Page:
The Pallaskenry group: volunteers and representatives gathered in the community centre for the awarding of certificates
A GROUP of dedicated local volunteers in Pallaskenry have been giving up their time, many of them for up to 10 years, to respond to emergencies in their village.
The team of 20 Community First Responders are involved in the initiative in Pallaskenry, which they have proven is hugely valuable in the rural area. The responders can be called to patients in Pallaskenry or the surrounding townlands.
The volunteers were awarded last week after they underwent further training, which will allow them to handle an even wider range of symptoms.
The local responders are trained to deal with choking, respiratory or cardiac arrest in infants, children and adults. They are trained in using a defibrillator, if required, at the scene.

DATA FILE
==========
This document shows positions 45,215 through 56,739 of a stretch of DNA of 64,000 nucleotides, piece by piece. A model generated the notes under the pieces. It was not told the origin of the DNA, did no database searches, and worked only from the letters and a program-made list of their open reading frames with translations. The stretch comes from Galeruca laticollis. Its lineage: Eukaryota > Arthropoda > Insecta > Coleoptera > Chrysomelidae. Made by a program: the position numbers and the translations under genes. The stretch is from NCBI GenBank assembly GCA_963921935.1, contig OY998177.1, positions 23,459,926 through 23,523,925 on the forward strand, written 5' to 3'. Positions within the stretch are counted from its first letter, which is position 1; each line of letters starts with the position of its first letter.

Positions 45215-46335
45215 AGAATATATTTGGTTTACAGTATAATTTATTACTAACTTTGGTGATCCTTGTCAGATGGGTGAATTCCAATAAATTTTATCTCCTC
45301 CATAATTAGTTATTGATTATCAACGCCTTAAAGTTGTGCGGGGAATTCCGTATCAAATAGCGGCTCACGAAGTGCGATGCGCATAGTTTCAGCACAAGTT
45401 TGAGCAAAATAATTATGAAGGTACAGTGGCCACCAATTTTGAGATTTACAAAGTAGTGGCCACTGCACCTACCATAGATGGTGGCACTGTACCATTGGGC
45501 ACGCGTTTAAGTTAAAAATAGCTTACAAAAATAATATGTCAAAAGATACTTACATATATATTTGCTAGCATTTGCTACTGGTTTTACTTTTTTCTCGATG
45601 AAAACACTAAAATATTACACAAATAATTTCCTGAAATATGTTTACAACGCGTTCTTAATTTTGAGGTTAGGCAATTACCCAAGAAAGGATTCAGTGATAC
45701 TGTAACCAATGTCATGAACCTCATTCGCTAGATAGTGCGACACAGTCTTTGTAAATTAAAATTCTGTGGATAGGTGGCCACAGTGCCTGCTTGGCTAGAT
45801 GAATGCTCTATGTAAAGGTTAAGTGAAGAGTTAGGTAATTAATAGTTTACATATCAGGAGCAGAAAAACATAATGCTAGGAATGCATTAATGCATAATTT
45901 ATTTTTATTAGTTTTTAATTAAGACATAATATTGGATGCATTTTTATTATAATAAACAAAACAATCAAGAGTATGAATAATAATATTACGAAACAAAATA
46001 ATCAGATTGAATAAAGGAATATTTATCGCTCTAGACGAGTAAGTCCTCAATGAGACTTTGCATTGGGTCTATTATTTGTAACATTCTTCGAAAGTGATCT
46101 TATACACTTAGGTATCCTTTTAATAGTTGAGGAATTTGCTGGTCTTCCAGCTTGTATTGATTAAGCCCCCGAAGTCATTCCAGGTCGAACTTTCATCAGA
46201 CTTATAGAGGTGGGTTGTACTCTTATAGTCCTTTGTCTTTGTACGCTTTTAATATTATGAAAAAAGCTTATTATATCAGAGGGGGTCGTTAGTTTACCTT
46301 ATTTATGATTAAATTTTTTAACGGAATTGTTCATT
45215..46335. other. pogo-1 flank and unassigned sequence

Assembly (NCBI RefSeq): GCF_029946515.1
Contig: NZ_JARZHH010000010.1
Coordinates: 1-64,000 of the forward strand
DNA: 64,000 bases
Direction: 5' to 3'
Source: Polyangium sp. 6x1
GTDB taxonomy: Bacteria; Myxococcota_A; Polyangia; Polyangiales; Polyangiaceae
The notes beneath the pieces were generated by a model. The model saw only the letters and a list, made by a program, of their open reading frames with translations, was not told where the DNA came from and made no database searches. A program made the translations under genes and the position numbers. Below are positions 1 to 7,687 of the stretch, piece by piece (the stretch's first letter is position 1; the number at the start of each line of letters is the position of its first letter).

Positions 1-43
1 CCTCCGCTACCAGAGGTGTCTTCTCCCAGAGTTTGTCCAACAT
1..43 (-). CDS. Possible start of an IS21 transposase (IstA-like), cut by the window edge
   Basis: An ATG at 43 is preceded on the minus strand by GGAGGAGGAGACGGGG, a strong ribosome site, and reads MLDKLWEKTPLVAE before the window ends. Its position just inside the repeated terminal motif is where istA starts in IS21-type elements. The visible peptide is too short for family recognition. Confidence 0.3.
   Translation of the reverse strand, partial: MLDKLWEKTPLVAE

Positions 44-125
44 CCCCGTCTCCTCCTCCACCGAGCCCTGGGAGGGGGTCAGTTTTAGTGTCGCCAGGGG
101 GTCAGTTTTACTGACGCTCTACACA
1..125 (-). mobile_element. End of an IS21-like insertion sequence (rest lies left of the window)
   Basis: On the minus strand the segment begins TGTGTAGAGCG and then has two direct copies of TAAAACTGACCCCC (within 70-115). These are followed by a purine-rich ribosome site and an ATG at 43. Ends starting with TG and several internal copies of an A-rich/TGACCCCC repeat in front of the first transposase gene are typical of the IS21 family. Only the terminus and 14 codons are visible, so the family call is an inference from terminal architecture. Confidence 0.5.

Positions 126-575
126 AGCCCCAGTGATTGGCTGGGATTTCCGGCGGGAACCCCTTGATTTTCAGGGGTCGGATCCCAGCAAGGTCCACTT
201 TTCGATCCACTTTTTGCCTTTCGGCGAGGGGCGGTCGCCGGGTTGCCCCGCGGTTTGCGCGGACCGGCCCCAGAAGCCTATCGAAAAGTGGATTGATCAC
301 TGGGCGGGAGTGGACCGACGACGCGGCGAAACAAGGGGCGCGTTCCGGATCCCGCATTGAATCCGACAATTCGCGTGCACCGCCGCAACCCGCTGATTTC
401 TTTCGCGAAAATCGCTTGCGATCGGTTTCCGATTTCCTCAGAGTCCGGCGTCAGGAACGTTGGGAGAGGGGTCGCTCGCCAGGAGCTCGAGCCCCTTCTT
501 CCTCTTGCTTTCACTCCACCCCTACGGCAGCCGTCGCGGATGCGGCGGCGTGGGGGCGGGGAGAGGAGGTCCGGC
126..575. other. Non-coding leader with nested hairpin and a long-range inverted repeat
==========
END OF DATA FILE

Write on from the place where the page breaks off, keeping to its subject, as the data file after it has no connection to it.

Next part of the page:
When an ambulance is being dispatched, a community first responder is signalled to attend the scene, where they can monitor the patient’s condition until the paramedics arrive to take over. The service can prove particularly useful when an ambulance is delayed or not immediately available, as the patient can be monitored by someone who has received training.
They are also able to help patients who are complaining of chest pain or presenting with stroke symptoms, explained Damien Gaumont, advanced paramedic with the National Ambulance Service.
“We have been doing this for 10 years, but we now have enhanced training in Pallaskenry for cardiac first response. If there is somebody in Pallaskenry with either cardiac arrest or choking, or now with the enhanced training, stroke or chest pains, we get dispatched by the National Ambulance Service automatically. It’s an automatic text from the ambulance service.
“It’s absolutely good for people living in rural areas, there’s loads of groups like us all over the country, and several in Limerick,” added Mr Gaumont, who coordinates the Pallaskenry team.
Chairperson of Pallaskenry Community Council, Michael O’Sullivan, congratulated the volunteers, locals of all ages, on their newest certificates.
Most Community First Responder groups have organised themselves to be on call 24/7.